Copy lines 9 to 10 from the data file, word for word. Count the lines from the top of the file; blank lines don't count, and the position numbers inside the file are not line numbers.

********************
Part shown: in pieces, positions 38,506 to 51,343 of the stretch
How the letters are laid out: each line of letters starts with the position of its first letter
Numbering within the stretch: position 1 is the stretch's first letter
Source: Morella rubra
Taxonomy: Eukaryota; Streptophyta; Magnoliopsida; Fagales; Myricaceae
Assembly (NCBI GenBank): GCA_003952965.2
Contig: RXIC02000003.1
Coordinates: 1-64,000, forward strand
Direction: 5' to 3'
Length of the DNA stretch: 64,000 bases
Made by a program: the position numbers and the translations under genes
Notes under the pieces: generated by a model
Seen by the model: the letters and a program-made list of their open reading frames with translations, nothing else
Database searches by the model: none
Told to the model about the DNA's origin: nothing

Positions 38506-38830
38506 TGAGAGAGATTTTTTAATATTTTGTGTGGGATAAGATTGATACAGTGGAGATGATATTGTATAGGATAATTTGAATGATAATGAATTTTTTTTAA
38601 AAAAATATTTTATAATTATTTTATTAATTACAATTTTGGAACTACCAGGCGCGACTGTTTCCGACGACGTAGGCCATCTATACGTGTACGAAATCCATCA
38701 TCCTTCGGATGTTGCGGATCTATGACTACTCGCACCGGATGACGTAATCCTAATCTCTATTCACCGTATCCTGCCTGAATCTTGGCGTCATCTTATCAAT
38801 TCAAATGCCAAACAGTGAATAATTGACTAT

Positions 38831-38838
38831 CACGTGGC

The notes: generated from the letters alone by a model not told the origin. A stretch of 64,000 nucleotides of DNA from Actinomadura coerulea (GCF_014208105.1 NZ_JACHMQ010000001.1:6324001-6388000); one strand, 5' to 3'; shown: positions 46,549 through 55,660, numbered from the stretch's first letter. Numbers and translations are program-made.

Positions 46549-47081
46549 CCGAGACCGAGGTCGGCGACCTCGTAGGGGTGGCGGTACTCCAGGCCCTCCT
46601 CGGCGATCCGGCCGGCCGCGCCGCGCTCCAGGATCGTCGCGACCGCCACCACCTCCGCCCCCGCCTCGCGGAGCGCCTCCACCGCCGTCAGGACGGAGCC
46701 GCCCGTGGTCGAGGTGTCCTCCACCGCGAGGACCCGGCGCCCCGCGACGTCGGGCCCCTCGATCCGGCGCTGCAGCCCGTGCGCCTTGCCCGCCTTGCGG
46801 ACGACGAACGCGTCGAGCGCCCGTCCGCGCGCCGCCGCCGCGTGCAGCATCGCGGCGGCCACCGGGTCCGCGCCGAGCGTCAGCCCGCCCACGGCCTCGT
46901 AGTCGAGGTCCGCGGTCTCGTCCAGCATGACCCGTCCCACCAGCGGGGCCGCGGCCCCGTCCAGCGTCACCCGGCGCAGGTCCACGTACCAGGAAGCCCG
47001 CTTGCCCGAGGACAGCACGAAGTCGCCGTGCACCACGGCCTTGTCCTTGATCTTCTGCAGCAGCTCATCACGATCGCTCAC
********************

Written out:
Direction: 5' to 3'
Length of the DNA stretch: 64,000 bases